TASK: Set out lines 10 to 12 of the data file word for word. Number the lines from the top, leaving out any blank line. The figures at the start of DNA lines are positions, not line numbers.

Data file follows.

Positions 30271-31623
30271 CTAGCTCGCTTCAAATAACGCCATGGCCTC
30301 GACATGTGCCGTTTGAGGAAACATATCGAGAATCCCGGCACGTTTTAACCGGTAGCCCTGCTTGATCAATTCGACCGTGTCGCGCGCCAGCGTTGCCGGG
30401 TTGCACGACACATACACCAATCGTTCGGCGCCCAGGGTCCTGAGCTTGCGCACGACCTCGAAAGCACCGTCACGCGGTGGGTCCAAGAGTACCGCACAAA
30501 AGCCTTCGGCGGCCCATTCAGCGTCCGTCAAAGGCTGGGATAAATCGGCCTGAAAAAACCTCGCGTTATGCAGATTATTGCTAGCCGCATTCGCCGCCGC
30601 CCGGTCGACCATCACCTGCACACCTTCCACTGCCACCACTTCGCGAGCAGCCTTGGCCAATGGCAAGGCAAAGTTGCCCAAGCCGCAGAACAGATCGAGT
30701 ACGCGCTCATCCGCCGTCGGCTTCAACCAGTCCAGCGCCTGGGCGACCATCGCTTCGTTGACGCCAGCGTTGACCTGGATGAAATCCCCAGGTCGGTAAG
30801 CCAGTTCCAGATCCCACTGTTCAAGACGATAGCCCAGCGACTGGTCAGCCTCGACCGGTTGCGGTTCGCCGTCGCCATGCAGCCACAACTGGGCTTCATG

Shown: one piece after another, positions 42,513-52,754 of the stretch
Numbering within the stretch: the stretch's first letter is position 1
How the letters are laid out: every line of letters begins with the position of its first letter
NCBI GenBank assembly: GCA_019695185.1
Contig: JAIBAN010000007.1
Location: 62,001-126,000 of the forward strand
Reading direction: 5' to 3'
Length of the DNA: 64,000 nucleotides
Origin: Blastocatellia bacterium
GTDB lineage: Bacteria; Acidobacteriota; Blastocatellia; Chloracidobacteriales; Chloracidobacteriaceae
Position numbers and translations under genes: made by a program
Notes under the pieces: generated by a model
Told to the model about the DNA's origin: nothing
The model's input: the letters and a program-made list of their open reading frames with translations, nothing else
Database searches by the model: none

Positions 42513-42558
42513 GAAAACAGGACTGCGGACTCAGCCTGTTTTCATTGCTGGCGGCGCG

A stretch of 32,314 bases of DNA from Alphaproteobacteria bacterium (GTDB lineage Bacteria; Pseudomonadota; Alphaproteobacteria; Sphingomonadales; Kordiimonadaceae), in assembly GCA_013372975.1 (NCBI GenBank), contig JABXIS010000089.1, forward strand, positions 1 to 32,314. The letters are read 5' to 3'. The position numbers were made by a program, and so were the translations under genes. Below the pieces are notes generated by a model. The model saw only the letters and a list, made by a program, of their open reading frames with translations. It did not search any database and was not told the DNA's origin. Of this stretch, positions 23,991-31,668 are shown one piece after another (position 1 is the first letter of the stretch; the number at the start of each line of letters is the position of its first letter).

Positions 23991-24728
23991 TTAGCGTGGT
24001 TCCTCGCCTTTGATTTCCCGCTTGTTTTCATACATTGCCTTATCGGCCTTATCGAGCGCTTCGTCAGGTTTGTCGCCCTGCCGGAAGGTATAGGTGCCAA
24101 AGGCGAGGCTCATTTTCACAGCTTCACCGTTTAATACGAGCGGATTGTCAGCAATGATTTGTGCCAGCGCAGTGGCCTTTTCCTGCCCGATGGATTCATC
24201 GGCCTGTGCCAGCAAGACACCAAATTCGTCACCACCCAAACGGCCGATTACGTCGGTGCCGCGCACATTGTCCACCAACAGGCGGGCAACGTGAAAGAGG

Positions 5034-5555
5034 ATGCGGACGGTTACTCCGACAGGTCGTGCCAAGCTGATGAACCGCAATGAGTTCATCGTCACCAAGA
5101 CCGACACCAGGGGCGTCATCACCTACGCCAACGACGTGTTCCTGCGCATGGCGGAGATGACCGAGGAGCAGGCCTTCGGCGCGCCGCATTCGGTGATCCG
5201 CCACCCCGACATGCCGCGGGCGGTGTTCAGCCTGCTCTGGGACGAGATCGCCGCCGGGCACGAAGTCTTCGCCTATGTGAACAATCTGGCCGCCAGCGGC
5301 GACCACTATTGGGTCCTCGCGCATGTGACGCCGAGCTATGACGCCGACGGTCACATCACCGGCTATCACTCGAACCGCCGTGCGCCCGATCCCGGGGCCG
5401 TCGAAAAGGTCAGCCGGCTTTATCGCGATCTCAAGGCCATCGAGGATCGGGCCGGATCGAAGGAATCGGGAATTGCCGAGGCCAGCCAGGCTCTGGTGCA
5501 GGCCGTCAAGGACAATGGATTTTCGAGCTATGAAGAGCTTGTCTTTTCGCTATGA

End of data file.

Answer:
Numbering within the stretch: the stretch's first letter is position 1
How the letters are laid out: every line of letters begins with the position of its first letter
NCBI GenBank assembly: GCA_019695185.1